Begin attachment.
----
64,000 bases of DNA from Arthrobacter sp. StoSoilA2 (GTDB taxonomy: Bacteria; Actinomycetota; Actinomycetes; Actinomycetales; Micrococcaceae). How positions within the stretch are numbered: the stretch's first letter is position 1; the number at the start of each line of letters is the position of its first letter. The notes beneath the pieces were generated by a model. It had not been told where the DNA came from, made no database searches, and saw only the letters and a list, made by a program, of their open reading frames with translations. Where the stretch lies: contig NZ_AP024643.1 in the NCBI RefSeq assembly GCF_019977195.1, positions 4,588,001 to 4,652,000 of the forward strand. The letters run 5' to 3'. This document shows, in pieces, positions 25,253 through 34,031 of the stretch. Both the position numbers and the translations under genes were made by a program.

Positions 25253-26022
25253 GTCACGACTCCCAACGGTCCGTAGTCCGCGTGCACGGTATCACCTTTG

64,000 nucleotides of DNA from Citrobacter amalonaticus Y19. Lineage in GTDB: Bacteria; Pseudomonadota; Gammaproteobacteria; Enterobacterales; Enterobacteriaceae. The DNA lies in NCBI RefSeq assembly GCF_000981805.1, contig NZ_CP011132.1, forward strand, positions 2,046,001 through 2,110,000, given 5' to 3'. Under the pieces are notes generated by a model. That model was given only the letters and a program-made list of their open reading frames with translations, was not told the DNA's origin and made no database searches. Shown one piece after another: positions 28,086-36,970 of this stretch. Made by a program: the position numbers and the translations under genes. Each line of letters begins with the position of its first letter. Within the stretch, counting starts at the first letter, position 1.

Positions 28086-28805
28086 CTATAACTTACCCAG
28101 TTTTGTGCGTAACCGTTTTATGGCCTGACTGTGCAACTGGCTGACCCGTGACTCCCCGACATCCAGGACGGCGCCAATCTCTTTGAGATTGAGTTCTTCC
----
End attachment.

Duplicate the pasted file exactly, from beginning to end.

64,000 bases of DNA from Arthrobacter sp. StoSoilA2 (GTDB taxonomy: Bacteria; Actinomycetota; Actinomycetes; Actinomycetales; Micrococcaceae). How positions within the stretch are numbered: the stretch's first letter is position 1; the number at the start of each line of letters is the position of its first letter. The notes beneath the pieces were generated by a model. It had not been told where the DNA came from, made no database searches, and saw only the letters and a list, made by a program, of their open reading frames with translations. Where the stretch lies: contig NZ_AP024643.1 in the NCBI RefSeq assembly GCF_019977195.1, positions 4,588,001 to 4,652,000 of the forward strand. The letters run 5' to 3'. This document shows, in pieces, positions 25,253 through 34,031 of the stretch. Both the position numbers and the translations under genes were made by a program.

Positions 25253-26022
25253 GTCACGACTCCCAACGGTCCGTAGTCCGCGTGCACGGTATCACCTTTG

64,000 nucleotides of DNA from Citrobacter amalonaticus Y19. Lineage in GTDB: Bacteria; Pseudomonadota; Gammaproteobacteria; Enterobacterales; Enterobacteriaceae. The DNA lies in NCBI RefSeq assembly GCF_000981805.1, contig NZ_CP011132.1, forward strand, positions 2,046,001 through 2,110,000, given 5' to 3'. Under the pieces are notes generated by a model. That model was given only the letters and a program-made list of their open reading frames with translations, was not told the DNA's origin and made no database searches. Shown one piece after another: positions 28,086-36,970 of this stretch. Made by a program: the position numbers and the translations under genes. Each line of letters begins with the position of its first letter. Within the stretch, counting starts at the first letter, position 1.

Positions 28086-28805
28086 CTATAACTTACCCAG
28101 TTTTGTGCGTAACCGTTTTATGGCCTGACTGTGCAACTGGCTGACCCGTGACTCCCCGACATCCAGGACGGCGCCAATCTCTTTGAGATTGAGTTCTTCC